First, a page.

We are desperate because our contract is nearing expiration and public perception is so important during contract negotiations. How can the public support us knowing what Mickey Kasparian has done?

Our union is tainted by the union president with his indiscretions. How will labor be able to organize with this black eye…?

How can the company management or anybody take our union president Mickey Kasparian seriously during negotiations? We have lost countless things from our contract over the years under his management and now minimum wage is catching up with us and will surpass many of us union members.

Lopez lists more than two dozen men in other professions who have been fired or punished for their improper behavior and asks why the UFCW hasn’t done anything about Kasparian. Lopez notes that his union representative claimed that the settlements had been paid by insurance; Lopez questions who is paying for the insurance.

Will Perrone respond to this UFCW member’s pleas and finally take action against Kasparian? Or will Perrone continue to sit on his hands as he has done for over a year as four Hispanic women have made serious allegations against Kasparian?

In an open letter to UFCW International President Marc Perrone, a UFCW member and grocery store worker is begging Perrone to suspend or fire Mickey Kasparian, the scandal-plagued president of a UFCW local in California. The UFCW member, Chris Lopez, very reasonably inquires about the amount of union dues money used to pay the settlements […]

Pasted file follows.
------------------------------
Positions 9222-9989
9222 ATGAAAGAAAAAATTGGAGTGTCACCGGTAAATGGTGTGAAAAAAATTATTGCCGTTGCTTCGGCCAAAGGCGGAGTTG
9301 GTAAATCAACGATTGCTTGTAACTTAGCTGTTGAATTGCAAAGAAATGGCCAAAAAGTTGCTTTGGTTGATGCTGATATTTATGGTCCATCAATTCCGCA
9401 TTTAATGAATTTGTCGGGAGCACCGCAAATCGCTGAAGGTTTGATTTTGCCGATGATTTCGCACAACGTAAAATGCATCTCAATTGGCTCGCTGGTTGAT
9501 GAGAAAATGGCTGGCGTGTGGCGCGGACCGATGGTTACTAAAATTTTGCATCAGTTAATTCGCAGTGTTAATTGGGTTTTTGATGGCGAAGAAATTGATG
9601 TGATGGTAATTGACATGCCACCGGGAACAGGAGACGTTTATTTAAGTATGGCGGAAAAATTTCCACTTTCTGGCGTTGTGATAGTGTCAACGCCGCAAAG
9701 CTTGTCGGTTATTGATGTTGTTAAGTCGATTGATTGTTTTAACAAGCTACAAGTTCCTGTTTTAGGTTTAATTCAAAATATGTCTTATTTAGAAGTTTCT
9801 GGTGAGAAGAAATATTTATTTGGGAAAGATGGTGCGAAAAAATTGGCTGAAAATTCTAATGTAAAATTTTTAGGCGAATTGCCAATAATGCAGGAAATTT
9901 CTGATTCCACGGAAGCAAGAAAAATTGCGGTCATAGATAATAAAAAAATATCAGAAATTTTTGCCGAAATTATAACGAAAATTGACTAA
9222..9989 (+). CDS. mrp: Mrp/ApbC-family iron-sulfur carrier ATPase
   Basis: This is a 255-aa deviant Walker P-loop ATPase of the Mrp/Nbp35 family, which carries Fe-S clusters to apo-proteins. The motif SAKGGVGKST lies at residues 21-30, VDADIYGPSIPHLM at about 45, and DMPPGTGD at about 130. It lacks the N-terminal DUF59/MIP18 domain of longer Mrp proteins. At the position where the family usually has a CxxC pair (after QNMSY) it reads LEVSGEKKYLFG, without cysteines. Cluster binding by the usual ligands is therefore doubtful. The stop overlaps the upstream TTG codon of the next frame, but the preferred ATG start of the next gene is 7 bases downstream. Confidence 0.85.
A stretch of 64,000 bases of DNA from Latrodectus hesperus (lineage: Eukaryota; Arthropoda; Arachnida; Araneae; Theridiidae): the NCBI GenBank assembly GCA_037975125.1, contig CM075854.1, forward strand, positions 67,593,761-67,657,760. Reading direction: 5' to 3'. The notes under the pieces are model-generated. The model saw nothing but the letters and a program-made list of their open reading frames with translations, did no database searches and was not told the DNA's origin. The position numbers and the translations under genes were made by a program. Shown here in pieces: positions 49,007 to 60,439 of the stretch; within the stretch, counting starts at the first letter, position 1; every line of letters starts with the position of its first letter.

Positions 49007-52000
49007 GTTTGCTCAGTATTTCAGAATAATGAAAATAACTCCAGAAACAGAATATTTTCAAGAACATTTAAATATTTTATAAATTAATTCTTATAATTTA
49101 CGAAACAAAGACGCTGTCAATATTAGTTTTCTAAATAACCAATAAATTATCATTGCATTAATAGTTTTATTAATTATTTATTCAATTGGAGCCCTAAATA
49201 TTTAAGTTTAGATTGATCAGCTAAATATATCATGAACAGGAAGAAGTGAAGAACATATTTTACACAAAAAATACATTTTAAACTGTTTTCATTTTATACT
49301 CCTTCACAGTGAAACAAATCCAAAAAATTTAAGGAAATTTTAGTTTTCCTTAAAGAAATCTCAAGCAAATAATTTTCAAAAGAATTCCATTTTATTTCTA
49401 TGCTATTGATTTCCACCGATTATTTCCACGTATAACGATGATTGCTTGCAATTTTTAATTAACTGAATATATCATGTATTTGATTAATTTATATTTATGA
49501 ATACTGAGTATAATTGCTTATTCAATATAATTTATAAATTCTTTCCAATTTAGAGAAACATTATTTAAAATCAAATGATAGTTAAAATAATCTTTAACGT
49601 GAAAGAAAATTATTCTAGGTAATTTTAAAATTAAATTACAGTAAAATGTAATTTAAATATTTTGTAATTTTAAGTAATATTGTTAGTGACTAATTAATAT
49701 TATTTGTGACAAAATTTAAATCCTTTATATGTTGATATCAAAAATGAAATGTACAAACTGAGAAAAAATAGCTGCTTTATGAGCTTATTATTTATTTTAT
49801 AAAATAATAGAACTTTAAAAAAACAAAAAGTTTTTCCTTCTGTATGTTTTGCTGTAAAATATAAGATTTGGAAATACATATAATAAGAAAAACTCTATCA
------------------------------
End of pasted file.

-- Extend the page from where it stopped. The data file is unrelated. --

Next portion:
Workers Defeat UFCW

In recent years, the United Food and Commercial Workers Union (UFCW) has experienced a number of setbacks. Since 2001, the union has lost over 100,000 members. In addition to declining membership, the union has experienced unwanted press attention over the past few years. For example, after a 2015 indictment, UFCW’s organizing coordinator for the marijuana industry was sentenced to prison for fraud and other crimes late last year. Another UFCW boss, Mickey Kasparian, has been mired in a scandal involving sexual harassment and discrimination for over a year. In January, two officials at two different UFCW locals were indicted for crimes, including racketeering; both men are alleged to have had ties to the Mafia.

On February 7th, the UFCW suffered another setback. On that day, there was an ambush unionization election at a co-op grocery store in Northfield, Minnesota, a Democratic-leaning city about 40 miles south of Minneapolis. While the workers who supported unionization had the backing of UFCW Local 1189, the workers who opposed the union were on their own. The co-op’s management remained neutral; and no third-party organization intervened. In the end, however, the union’s opponents didn’t need help; they were able to defeat the UFCW — one of the largest and wealthiest unions in the country — with over 55% of the vote.